Friday, April 12, 2013

Spittballing on Human Habitat

(Note, this post represents me kicking these ideas around, and beginning an initial exploration of them... as such, it will not be heavily cited beyond what I think readers may need to understand a given point)

Recently, some thoughts have arisen in the lab I belong to about a different way to think of cities: as human habitat, modified by humans through all our ecological behavior to suit us.

It's a given that all species alter their habitat.  They may do this through herbivory, nest building, tunneling, alteration of biogeochemical cycles, even by changing the local climate.  The impacts of many species are relatively minor compared on their own.  A handful of species directly produce large changes in their environment through their behavior that other organisms have to reckon with.  Beavers, elephants, and humans spring to mind.  For the bulk of our few million years on the planet hominins have been no more of a force to reckon with than most other species.

Even after the emergence of Homo sapiens sapiens--possibly the most versatile and hardy animal to grace the face of the Earth--we didn't tend to have too outsize an impact.  We may have cleared some land, burned grasslands in a purposeful way, and eaten a number of species into extinction, but we have otherwise lived within our niche as omnivorous apex predators without massively disturbing the Earth at large.

This would largely seem to be because humans historically lived in a relatively integrated manner within other ecosystems, making both intensive and extensive use of resources as necessary, and often being highly mobile (whether residentially or logistically).  The high mobility and relatively small numbers of humans kept us from doing too much damage to the ecosystems we inhabited.  Our versatility and cleverness occasionally enabled us to abuse our surroundings in ways other species cannot.  After all, wolves can't switch to shellfish and tubers after all the giant flightless birds have been eaten.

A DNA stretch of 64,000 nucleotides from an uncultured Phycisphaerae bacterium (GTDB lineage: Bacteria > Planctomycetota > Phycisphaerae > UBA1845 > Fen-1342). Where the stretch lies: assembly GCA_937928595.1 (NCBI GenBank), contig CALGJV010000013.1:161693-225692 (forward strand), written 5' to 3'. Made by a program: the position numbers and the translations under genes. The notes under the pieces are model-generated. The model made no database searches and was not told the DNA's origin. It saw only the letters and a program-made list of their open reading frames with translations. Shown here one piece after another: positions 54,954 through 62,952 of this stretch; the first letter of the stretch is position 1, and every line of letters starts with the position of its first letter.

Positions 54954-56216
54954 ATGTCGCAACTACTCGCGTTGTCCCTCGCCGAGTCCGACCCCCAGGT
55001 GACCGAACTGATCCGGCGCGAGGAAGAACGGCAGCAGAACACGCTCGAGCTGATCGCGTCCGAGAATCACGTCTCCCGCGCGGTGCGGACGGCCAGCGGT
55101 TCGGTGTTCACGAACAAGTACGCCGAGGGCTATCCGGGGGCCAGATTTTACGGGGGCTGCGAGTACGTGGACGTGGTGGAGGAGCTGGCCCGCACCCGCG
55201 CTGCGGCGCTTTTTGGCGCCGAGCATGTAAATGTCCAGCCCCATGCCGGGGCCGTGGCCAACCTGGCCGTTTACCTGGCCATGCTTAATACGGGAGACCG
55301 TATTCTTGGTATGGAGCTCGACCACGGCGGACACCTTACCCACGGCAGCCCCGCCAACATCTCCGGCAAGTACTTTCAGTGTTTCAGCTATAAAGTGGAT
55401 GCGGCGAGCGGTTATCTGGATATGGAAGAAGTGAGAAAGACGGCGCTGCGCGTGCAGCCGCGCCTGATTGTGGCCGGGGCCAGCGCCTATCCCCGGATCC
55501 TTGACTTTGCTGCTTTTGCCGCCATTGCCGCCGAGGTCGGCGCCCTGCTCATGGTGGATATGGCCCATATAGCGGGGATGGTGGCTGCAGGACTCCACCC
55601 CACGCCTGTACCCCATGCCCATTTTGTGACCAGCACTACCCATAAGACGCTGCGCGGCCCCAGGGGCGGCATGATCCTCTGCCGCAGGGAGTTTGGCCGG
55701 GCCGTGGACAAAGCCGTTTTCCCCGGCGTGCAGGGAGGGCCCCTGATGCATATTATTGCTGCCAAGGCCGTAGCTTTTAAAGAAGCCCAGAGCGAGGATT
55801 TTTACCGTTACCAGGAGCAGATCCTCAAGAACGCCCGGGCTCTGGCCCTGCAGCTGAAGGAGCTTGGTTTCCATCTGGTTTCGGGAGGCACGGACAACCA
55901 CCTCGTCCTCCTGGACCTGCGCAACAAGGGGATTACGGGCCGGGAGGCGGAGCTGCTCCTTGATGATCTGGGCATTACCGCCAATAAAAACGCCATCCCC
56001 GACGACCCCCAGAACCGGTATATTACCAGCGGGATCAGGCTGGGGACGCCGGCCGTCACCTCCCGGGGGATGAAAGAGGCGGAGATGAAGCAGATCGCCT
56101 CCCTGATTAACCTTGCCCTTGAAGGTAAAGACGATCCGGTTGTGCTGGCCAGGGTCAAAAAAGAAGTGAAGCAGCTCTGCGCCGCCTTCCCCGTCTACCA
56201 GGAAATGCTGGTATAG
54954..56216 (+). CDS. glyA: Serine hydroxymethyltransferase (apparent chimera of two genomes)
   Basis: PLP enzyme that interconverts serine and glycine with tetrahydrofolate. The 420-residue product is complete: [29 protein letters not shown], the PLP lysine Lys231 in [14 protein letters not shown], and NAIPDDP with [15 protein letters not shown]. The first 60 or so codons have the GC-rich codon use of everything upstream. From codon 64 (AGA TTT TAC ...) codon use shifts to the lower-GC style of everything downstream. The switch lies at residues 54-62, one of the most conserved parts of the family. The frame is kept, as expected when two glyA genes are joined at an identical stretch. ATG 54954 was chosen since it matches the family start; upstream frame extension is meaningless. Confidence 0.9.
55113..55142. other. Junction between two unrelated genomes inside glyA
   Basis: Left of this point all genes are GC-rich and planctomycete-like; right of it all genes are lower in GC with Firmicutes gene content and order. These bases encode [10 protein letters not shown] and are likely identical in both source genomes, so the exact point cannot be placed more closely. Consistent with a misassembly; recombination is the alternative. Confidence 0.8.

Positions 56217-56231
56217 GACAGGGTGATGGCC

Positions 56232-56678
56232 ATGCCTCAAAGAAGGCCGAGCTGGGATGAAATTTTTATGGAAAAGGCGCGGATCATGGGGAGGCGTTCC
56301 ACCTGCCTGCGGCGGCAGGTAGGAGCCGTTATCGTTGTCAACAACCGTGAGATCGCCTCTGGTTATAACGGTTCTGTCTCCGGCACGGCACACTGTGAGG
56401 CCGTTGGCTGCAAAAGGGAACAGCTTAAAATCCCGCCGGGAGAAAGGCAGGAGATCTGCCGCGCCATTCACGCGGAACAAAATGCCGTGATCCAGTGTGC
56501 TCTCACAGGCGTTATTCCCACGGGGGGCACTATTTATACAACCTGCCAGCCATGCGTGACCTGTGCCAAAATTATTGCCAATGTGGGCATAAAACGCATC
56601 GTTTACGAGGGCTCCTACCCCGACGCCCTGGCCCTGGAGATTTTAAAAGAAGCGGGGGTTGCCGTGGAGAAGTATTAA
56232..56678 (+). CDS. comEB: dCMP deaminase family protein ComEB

Tuesday, April 2, 2013

The Future Sound of Puget

As I mentioned the other day on my plus account, last Thursday we held a small conference on the Future of Puget Sound. The guest panelists were Amy Snover and Howard Frumkin from the University of Washington, the chief analyst technical fellow at Boeing, Bob Peterson, and Diana Gale of the Puget Sound Leadership Council (though she is also a lecturer at the Evans School of Public Affairs at UW).  Larry Susskind closed out the day with a keynote on collaborative decision-making methods.

Marina opened up the day by presenting a short talk on how deeply uncertainty is intertwined with our decision making processes, and how we may be going about the question of how to deal with it the wrong way.  Her argument is pretty simple, at its core:  We cannot pretend that we can dismiss uncertainty and reach an 'optimum' solution; rather we need to explore and embrace the uncertainty that is a part of our knowledge processes and try to find solutions that are robust and adaptive.

One of the tools for tackling this problem is scenario analysis, and Michal gave a brief (but very informative) presentation on the Snohomish Basin 2060 Scenarios as an introduction to this way of analyzing uncertainty.  The thing that makes scenario development interesting is how it combines quantitative technical knowledge derived from research, qualitative and quantitative local knowledge, a fistful of models, and synthesizes them into a series of digestible, diverging narratives.  The importance of narrative in presenting information to the public cannot be underestimated, as I have said before.

This was followed by a discussion from the panelists, who each gave a short statement about dealing with uncertainty in decision making, and then took questions.  Each of the panelists had a very distinct view of the world, but all tended to mention a point that I've heard before:  genuine dialog between participants in decision-making processes is key.  All of them tended to emphasize this for different reasons.